Mourners filled the streets of New York on April 5th, 1911 , in honor of the victims of the Triangle Factory Fire. This March, modern New Yorkers will get their turn to commemorate the tragedy.
Next month is the 100th anniversary of one of the most horrific tragedies in New York City history -- the workplace fire at the Triangle Shirtwaist Factory east of Washington Square. The swift and destructive blaze killed 146 workers on March 25, 1911, the greatest loss of life in a New York workplace until the attack on the World Trade Center.
What will certainly add poignancy to the conservation, given recent headlines, is the tragedy's importance in the growth of worker's unions and the improvement of workplace conditions and building codes.
Here's some ways to get yourself caught up on the facts of the event, in time for memorial ceremonies on March 25:
TV: Tonight on PBS is the debut of the one-hour American Experience 'Triangle Fire', giving a dramatic narrated recount of events. Check your local listings, but this will undoubtedly be repeated throughout the month.
Press: Lots of articles will be generated about the fire, but I recommend you start with the New York Times story last week about researcher Michael Hirsch and his quest to identify the last six remaining victims of the fire whose names until now had been unknown. [New York Times]
Books: There are several books in print, both non-fiction and narrative retelling, but the one I can most passionately recommend is Dave Von Drehle's 'Triangle' The Fire That Changed America', focusing on some of the early voices for worker's rights and unrest prior to the tragedy. And Von Drehle's depiction of the fire itself is both methodical and heartbreaking.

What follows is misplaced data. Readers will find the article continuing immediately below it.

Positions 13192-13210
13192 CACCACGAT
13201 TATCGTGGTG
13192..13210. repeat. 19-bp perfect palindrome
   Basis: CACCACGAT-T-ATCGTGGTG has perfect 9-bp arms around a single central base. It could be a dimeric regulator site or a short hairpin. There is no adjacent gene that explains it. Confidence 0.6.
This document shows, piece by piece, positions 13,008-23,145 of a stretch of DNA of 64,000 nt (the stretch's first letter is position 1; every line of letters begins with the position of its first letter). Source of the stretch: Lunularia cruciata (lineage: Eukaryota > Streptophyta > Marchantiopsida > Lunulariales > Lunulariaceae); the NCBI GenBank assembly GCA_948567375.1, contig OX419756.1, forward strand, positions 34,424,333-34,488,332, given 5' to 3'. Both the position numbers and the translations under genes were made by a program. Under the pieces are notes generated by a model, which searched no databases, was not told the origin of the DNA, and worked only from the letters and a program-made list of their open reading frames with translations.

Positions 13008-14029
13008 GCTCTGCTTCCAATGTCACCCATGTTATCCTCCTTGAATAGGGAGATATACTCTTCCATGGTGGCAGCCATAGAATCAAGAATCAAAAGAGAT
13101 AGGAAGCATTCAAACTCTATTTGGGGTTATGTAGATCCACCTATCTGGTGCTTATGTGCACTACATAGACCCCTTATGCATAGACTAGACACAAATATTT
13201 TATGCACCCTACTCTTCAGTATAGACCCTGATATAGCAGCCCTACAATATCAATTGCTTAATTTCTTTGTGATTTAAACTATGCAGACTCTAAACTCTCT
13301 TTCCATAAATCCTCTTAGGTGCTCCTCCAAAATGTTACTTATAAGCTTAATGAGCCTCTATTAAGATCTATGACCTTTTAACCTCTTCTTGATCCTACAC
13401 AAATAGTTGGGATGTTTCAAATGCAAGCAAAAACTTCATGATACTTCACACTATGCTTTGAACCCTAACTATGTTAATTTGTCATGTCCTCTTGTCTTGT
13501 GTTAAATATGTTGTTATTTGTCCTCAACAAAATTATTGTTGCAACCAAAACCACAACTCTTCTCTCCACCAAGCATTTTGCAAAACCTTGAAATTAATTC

Websites: The School of Industrial and Labor Relations at Cornell University has organized an extraordinary repository of information about the event and the aftermath, including a huge collection of photographs and audio interviews from some of the survivors. Remember The Triangle Factory Fire]
Podcast: And finally, I recorded a podcast on the Triangle Factory Fire back in April 2008 (Episode #42) that gives a dramatic overview of the event. I've always been particularly proud of this one. You can check it out by downloading it straight from this link or getting it on iTunes from our back catalog feed Bowery Boys: New York City History Archive.